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Getting Google citations to strengthen SEO

Receiving a thumbs up from local customers is a big win. As the owner of a small or midsize business, you might receive a thumbs up from local customers in the form of 5-star ratings at review websites like Yelp, Merchant Circle, Epinions and Product Review Australia. Because consumers tend to trust reviews they receive from people they know more than they trust reviews from marketers or media professionals, earning a top score on these consumer driven websites could be huge. 

SEO marketing specialists refer to this show of approval as a citation. In addition to consumer reviews, SEO marketing citations include social media shares and likes. Citations may also involve the numbers of comments that blog posts receive. To get the most out of citations, small and midsize businesses must have their name and contact information at their website. Believe it or not, this is a simple step that some business owners still fail to take. 

"Unless the name of my firm . . . is accompanied by a link, phone number, address, or other identifying information it's difficult for Google or any other search engines to know if that citation belongs to my firm or one of the other MWI's in the world," as reported at Forbes. Directory listings, including white page listings, and listings at local business bureaus are other types of citations that Google and other major search engines pay attention to. 

However, small and midsize business leaders don't want to limit their citations to local consumers. They should also use SEO marketing tools to receive citations from other local business owners. For example, an Australian clothier can benefit from using SEO marketing written content, videos, images, games and branding songs to get links from local seamstresses, dry cleaners and fashion designers.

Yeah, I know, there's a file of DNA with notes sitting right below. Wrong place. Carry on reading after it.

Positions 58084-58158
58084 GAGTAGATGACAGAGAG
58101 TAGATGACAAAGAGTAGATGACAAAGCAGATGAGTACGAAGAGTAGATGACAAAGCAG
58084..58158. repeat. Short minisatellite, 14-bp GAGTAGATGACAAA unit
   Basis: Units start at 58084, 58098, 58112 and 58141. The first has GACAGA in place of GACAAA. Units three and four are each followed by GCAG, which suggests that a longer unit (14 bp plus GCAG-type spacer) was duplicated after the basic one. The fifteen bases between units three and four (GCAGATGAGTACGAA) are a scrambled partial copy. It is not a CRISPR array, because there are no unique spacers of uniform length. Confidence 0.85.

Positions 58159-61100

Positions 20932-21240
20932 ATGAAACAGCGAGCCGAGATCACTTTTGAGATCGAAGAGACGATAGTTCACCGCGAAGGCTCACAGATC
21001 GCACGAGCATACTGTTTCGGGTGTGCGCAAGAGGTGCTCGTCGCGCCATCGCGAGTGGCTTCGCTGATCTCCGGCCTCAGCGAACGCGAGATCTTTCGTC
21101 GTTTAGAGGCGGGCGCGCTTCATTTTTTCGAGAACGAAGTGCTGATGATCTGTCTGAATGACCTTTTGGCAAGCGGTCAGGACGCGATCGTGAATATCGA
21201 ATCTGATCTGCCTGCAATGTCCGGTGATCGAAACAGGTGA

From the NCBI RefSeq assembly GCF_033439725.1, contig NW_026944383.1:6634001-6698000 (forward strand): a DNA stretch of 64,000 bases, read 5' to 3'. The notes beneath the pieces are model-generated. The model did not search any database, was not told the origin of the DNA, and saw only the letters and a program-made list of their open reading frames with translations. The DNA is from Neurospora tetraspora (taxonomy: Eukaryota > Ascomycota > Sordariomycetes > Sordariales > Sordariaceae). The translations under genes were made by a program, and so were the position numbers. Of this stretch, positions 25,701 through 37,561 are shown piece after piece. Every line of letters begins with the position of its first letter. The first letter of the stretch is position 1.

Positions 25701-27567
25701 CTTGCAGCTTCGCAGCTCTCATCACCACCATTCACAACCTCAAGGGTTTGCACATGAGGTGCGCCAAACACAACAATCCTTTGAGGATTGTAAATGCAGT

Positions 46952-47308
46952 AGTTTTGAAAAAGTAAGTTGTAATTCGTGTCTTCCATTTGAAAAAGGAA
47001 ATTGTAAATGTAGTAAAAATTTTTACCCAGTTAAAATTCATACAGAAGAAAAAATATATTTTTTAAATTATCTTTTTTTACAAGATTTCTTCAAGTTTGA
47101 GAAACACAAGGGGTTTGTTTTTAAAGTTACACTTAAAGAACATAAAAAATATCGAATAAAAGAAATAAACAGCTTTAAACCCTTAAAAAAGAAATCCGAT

The important thing to remember when using SEO marketing to solicit citations is that anytime a local business is mentioned, that's a good thing. As has been said, even negative mentions outweigh not being mentioned at all. After all, in order for someone or another local business to mention a firm they have to, first, be thinking about the firm. 

Furthermore, "When it comes to SEO there is an added dimension in that Google and other search engines pay attention to citations, and the more citations you have, all other things being equal, the better your website will rank on those search engines for searches related to what you do and where you are geographically located, which will bring you more web traffic, and more web traffic means more customers." Of course, in order to translate "more traffic" into paying customers, the design of a business website must be built for easy navigation and quick loading. 

Small and midsize business websites must also be designed for mobile devices. One look at a website that's not built for a smartphone or tablet can create frustration in local consumers. No one wants to look at rows and rows of narrow texts which is exactly what happens when a business website isn't designed for a device with a small screen or monitor. 

To increase the local citations they receive, small and midsize businesses can host and participate in local charity events. They can also sponsor local events. In either case, they should ensure that their business and website URL are listed in sponsorship booklets and event handouts. However, little beats or equals, publishing great unique content at a business website.